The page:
We wanted to eat the famous Betty’s Burger but they were not open until 11 a.m., so we settled for Coco Cubano. We had egg benedict and poached eggs on avocado. Afterwards, we wandered around Pacific Fair. We managed to get a local prepaid Optus SIM Card for AUD 20, which included free local calls and SMS, as well as 1GB of data daily for AUD 2 (which will be deducted daily from the main credit).
30 June 2017 Afternoon: Race Expo
From Pacific Fair, we took the same coach to Gold Coast Convention and Exhibition Centre for the Race Expo. Despite the long queue, it took me quite fast to get my race kit. Contrary to the common practices of race organisers in Singapore, the race kit of GCAM consisted of only a bag and a race bib. No sponsored products, brochures and running singlets.
At the ASICS Sport & Leisure Expo located just beside the kit collection, there were many booths selling sport related merchandise, food and beverage, as well as race tickets. The first thing that I did at the ASICS Expo was to get my ASICS personalised pace wristband printed. I had registered online prior to the expo, so I just keyed in my particulars and the wristband got printed in just a few seconds.
As I explored the expo, I stumbled upon Endura booth and was delighted that they provided free Endura isotonic drinks, protein drinks, energy gels and even energy bars! I enjoyed sampling all of them, and bought their energy gels (1 pack cost AUD 2.50, 5 packs cost AUD 10) for my consumption during the marathon.
At Zespri booth, delicious kiwis were given out for free, with spoon and napkins. They also distributed free kiwi key chains and small plastic food containers. Once our bellies were full of kiwis, we took photos at the photo ops, and then headed to our hotel, Mantra Legends, for check-in.
30 June 2017 Evening: NightQuarter
NightQuarter is similar to night market concept in Asian countries, but with a strong emphasis on food, drink and live music. It is open every Friday and Saturday, from 4 to 10 p.m. There’s a different theme every weekend at the NightQuarter. On the day of our visit, the theme was the Fourth of July, so there were plenty of USA burgers, doughnuts and sodas.
Michelle Christoe, the Director of NightQuarter, introduced us to the incredible arrays of food stalls at the NightQuarter. We had the chance to eat the tasty marinated lamb, the heart-warming chocolate drink with marshmallows, the tender calamari, Grumpi’s beef brisket, wood-fired pizza, fries with minced meat as well as wine. It was such a great market, we wouldn’t hesitate to return again in the future.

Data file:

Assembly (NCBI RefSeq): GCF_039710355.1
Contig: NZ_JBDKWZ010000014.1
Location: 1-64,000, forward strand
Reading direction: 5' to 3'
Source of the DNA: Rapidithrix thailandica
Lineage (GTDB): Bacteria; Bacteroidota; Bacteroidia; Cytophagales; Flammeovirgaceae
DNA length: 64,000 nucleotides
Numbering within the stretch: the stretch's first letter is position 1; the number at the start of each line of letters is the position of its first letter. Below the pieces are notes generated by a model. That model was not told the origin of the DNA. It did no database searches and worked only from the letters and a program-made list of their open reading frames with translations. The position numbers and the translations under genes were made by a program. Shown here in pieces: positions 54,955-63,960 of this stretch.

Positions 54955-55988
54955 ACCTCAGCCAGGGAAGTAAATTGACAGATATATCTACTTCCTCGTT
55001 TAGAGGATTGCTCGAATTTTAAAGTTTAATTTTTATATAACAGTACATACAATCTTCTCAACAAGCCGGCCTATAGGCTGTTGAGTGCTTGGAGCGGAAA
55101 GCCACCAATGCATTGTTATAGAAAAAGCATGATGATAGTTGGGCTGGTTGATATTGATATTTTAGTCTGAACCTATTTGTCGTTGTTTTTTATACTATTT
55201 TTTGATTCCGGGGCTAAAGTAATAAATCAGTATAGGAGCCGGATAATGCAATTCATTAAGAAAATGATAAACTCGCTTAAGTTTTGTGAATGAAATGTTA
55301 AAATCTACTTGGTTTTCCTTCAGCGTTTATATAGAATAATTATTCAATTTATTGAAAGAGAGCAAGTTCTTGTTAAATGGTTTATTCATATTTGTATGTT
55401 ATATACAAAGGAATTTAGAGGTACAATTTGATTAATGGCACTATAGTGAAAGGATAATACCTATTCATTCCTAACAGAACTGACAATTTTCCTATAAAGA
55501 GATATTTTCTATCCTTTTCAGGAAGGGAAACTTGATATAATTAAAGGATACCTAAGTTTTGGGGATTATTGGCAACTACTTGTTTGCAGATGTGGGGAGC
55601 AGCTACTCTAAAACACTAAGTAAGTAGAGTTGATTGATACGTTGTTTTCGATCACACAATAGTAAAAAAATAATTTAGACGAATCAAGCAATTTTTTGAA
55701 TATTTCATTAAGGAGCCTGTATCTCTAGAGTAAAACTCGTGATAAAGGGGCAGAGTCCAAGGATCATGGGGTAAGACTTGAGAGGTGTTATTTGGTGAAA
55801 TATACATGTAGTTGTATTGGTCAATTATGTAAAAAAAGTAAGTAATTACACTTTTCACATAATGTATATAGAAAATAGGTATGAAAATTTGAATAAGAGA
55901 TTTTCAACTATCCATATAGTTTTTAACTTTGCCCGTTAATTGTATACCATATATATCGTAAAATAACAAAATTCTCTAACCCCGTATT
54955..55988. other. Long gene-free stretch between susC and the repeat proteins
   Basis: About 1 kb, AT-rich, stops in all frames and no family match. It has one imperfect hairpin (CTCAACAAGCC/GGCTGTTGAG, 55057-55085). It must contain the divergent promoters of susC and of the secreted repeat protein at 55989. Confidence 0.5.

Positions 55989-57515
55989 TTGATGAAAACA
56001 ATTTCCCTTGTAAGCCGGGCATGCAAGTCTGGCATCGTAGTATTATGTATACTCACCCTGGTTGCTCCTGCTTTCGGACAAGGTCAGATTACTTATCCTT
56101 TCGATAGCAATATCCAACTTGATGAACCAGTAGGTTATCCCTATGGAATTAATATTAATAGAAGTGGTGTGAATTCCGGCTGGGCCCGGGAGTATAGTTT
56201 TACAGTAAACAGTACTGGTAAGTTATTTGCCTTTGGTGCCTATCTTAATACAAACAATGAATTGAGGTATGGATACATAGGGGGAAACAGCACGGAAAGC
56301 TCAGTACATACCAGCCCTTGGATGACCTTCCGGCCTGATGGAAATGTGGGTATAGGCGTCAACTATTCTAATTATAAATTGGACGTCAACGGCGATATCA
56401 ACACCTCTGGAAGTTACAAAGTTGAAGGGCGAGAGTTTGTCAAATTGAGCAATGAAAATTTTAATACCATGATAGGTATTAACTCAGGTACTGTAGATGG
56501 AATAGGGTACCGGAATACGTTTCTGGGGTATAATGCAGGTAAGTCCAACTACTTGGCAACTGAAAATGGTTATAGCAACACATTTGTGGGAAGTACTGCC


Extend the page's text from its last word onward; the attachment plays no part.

NightQuarter is accessible by car and public transport (by bus or train; not tram). A small entrance fee of $3 is required for admission to the NightQuarter.
1 July 2017 Morning: SkyPoint Climb
On our second day in Gold Coast, we woke up early, eager to explore the city. We made our way to Bam Bam Bakehouse for an energising breakfast. Instead of toast, the poached eggs of the egg benedict were served on a croissant. It was a clever idea because their croissants were amazing.
After breakfast, we took on Australia’s highest external building climb at SkyPoint, which is located in the heart of Surfer’s Paradise, and is within walking distance from Mantra Legends Hotel. The entire SkyPoint Climb experience lasts for 90 minutes. All Climbers are entitled to one complimentary entry to SkyPoint Observation Deck for the date of the Climb.
During the preparation at ground floor, the kind staff of SkyPoint helped us secure our electronic gadgets with strong tapes and ropes to prevent them from falling off during the climb. It’s fine if you don’t bring any cameras on the climb because they’ll take your photos when you’re up there. After keeping our valuables in the locker and getting all geared up with climb suit and full body harness, we had a safety briefing and alcohol check before riding the super-fast elevator which travels from ground level to Level 77 (SkyPoint Observation Deck) in just 43 seconds.